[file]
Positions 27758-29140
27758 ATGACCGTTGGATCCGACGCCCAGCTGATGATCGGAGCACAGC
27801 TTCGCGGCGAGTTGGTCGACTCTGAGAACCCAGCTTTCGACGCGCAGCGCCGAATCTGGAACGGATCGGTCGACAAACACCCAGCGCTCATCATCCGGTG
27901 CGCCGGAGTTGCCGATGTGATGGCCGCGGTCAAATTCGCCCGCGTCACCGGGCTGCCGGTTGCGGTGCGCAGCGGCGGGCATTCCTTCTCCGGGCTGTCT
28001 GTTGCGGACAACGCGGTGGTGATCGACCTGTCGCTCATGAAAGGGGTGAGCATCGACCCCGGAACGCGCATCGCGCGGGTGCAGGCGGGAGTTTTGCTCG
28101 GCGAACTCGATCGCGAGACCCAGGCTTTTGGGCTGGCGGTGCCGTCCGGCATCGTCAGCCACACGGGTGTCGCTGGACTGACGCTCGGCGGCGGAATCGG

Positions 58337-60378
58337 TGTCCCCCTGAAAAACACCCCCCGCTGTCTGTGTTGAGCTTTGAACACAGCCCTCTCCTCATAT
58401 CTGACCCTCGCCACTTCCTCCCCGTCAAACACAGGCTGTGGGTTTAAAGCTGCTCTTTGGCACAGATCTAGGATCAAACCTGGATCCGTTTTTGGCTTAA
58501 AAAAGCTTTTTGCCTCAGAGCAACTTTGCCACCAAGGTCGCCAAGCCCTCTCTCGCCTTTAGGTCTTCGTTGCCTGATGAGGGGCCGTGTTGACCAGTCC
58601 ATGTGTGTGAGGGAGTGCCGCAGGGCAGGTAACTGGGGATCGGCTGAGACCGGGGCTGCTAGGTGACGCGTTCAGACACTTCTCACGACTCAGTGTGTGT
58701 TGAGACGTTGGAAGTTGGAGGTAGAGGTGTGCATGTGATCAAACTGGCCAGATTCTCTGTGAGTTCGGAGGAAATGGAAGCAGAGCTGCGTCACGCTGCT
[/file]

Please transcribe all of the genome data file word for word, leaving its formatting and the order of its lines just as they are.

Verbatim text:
Positions 27758-29140
27758 ATGACCGTTGGATCCGACGCCCAGCTGATGATCGGAGCACAGC
27801 TTCGCGGCGAGTTGGTCGACTCTGAGAACCCAGCTTTCGACGCGCAGCGCCGAATCTGGAACGGATCGGTCGACAAACACCCAGCGCTCATCATCCGGTG
27901 CGCCGGAGTTGCCGATGTGATGGCCGCGGTCAAATTCGCCCGCGTCACCGGGCTGCCGGTTGCGGTGCGCAGCGGCGGGCATTCCTTCTCCGGGCTGTCT
28001 GTTGCGGACAACGCGGTGGTGATCGACCTGTCGCTCATGAAAGGGGTGAGCATCGACCCCGGAACGCGCATCGCGCGGGTGCAGGCGGGAGTTTTGCTCG
28101 GCGAACTCGATCGCGAGACCCAGGCTTTTGGGCTGGCGGTGCCGTCCGGCATCGTCAGCCACACGGGTGTCGCTGGACTGACGCTCGGCGGCGGAATCGG

Positions 58337-60378
58337 TGTCCCCCTGAAAAACACCCCCCGCTGTCTGTGTTGAGCTTTGAACACAGCCCTCTCCTCATAT
58401 CTGACCCTCGCCACTTCCTCCCCGTCAAACACAGGCTGTGGGTTTAAAGCTGCTCTTTGGCACAGATCTAGGATCAAACCTGGATCCGTTTTTGGCTTAA
58501 AAAAGCTTTTTGCCTCAGAGCAACTTTGCCACCAAGGTCGCCAAGCCCTCTCTCGCCTTTAGGTCTTCGTTGCCTGATGAGGGGCCGTGTTGACCAGTCC
58601 ATGTGTGTGAGGGAGTGCCGCAGGGCAGGTAACTGGGGATCGGCTGAGACCGGGGCTGCTAGGTGACGCGTTCAGACACTTCTCACGACTCAGTGTGTGT
58701 TGAGACGTTGGAAGTTGGAGGTAGAGGTGTGCATGTGATCAAACTGGCCAGATTCTCTGTGAGTTCGGAGGAAATGGAAGCAGAGCTGCGTCACGCTGCT